By Peter Samuel
Maryland Stadium Authority officials begin talks soon with a Frederick team over a complicated deal for a public-private partnership to finance a $70 million downtown conference center hotel on Frederick’s Carroll Creek Park.
The authority is reluctant to lend money to a private hotel operator but the city of Frederick doesn’t want to accept responsibility for losses that would put its taxpayers “on the hook.”
The MSA is being asked to agree to a scheme by which state bond monies are formally lent to the city for a city-owned conference center, but then are immediately passed on to the hotel developer, who in turn will build a 200-room hotel and the conference center while undertaking to carry its expected operating losses.
After three years coming up empty handed in Annapolis, Frederick officials this year finally got state commitments for the hotel project in the frantic last hours of this year’s General Assembly’s work on the budget — an immediate $1 million grant in the FY2017 budget for City planning of the hotel plus two commitments to support $15 million in state bond monies are earmarked for FY2018 and FY2019.
Release of the money is conditional on negotiation of a memorandum of understanding (MOU) between the city, Frederick County, the Maryland Stadium Authority (MSA) and the City-selected hotel developer, Plamondon Hospitality Partners (PHP.)
Concern about unfair competition
Frederick’s first effort to get state support this legislative session failed. HB1474 was introduced by Frederick delegates Carol Krimm and Karen Young with Stadium Authority advice. It was defeated in the House Appropriations Committee by other Frederick County delegates calling them unfair competition with a privately financed hotel nearby and a “corporate welfare boondoggle.”
In testimony to the Appropriations Committee, lobbyist Bruce Bereano, representing the Holiday Inn, said the Stadium Authority has never before been asked to provide state financing for a project in direct competition with an investor funded facility. It was very unfair to his client, he said.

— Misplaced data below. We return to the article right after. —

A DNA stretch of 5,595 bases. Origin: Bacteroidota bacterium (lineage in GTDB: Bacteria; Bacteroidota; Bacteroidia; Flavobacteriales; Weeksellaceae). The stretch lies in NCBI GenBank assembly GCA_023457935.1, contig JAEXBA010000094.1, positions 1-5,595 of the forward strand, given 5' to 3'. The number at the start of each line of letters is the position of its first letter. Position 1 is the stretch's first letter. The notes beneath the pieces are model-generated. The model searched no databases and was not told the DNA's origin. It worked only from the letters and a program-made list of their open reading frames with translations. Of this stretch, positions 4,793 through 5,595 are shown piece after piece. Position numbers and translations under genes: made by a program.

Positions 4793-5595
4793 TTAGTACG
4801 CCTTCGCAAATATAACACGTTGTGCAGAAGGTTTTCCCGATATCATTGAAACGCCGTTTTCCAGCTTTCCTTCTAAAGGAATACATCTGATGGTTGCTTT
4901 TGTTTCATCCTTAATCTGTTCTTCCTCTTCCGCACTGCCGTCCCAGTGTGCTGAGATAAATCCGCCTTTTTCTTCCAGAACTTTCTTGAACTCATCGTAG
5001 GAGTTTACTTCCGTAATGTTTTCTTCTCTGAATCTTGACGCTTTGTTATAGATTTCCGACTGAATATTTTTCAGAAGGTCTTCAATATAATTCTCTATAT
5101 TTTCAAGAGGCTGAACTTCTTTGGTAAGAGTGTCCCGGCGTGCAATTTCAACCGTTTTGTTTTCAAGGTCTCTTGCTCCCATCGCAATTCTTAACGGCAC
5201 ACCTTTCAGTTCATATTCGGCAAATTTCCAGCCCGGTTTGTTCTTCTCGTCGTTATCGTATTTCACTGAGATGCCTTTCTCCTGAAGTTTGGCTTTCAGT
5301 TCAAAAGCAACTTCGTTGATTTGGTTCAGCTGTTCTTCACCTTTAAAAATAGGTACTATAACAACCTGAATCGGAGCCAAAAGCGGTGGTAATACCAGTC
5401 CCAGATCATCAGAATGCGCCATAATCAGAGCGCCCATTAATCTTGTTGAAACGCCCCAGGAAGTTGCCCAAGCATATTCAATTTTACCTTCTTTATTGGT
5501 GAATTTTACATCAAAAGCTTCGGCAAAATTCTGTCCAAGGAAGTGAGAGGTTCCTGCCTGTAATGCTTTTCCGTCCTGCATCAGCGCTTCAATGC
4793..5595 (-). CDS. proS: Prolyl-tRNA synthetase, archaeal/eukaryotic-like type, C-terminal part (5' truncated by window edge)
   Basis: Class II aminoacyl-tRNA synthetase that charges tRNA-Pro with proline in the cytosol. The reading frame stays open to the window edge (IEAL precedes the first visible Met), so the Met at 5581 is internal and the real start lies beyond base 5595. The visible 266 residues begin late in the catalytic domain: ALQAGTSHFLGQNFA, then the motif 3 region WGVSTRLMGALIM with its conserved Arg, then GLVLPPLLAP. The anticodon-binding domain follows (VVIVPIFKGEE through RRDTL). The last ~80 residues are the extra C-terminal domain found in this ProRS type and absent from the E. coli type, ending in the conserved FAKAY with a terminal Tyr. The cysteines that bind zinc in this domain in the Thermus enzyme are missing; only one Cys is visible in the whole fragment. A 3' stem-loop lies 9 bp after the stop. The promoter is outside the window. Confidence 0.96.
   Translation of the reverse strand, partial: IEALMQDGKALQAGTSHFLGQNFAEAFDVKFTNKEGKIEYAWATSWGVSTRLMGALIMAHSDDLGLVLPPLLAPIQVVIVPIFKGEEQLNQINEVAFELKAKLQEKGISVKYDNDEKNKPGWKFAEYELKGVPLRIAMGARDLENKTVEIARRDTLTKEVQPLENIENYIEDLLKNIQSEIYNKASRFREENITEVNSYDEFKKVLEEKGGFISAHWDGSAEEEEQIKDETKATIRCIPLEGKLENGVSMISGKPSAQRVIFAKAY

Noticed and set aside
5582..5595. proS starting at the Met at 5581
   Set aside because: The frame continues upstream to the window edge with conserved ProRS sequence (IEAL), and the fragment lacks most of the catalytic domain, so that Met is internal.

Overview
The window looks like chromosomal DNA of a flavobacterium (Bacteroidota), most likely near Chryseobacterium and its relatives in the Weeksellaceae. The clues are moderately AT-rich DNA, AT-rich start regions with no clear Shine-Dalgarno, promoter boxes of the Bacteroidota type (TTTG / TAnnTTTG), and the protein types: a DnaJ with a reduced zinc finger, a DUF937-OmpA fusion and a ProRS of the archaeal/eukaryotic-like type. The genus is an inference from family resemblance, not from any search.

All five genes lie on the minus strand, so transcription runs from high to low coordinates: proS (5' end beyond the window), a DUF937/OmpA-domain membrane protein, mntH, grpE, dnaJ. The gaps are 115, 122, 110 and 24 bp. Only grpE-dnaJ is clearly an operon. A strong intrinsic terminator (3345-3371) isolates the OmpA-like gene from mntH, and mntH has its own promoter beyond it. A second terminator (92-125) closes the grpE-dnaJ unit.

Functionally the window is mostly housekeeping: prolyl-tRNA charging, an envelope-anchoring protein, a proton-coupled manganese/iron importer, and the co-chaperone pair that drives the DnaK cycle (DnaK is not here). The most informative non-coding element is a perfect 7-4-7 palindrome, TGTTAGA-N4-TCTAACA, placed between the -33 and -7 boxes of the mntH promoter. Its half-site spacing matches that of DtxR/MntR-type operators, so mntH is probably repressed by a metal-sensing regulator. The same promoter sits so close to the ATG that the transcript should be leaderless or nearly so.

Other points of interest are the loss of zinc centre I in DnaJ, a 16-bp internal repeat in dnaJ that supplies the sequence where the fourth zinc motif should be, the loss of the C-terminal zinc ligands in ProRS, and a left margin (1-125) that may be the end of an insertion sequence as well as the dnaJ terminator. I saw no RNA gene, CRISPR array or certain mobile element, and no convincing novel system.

Frederick City officials deny there will be competition since the City-Plamondon conference hotel will be ‘upscale’ and cater to a more affluent lodging market than the midscale Holiday Inn.
Stadium Authority conditions
Stadium Authority officials have insisted they will lend only to the City of Frederick for a city- owned conference center and that the city agree to accept liability for operating losses.
Frederick City officials are in a political bind. They have repeatedly told local citizens the private developer will take responsibility for losses, so they want an agreement that passes their liability to the MSA on to hotel operator Plamondon. Whether such a deal can be crafted that is politically and legally viable remains to be seen.
Conference and convention centers in Baltimore, Ocean City, and Cambridge have required considerable taxpayer subsidy to stay open. One in Rocky Gap was turned into a casino. Frederick officials however like to cite the happier example of the Montgomery County Conference Center in North Bethesda which pays its way except for an annual state appropriation of $1.5 million to pay some of its debt service.
At a city celebration last week on getting state money, Sen. Ron Young, a former mayor, emphasized that the funding he got passed as part of the state’s capital budget contain “no ties.” So if the Stadium Authority declines to support the Frederick project, the city can go to other state funders.
Peter Samuel wrote this analysis based on a more detailed report he did for the Maryland Public Policy Institute.
Let the private developer get private funding…
This Maryland taxpayer is sick and tired of financing these schemes !
Can you say redux Rocky Gap Golfcourse and resort hotel? Frederick doesn’t want to be on the failure hook? They are admitting the conference hotel is not viable. “Let’s ask the Stadium Authority to squander their money.” Then Frederick will have no logical consequences of promoting their home grown boondoggle. Where is House Speaker Casper Taylor, from Western Maryland, when Fredrick needs him now?
The complexity of these “public-private partnership” agreements is due to the smoke and mirrors necessary to obscure the public debt they create. To the extent the owner/City of Frederick (or MSA) commits to a long-term payment stream, it incurs capital debt regardless of provisions designed expressly to mask debt (such as non-recourse.) The government cannot contract away its risk, but it can hide it with form over substance language in these P3 agreements. And since BPW is a political body, not a control point, it tends to rubber-stamp these projects apparently without fully understanding them.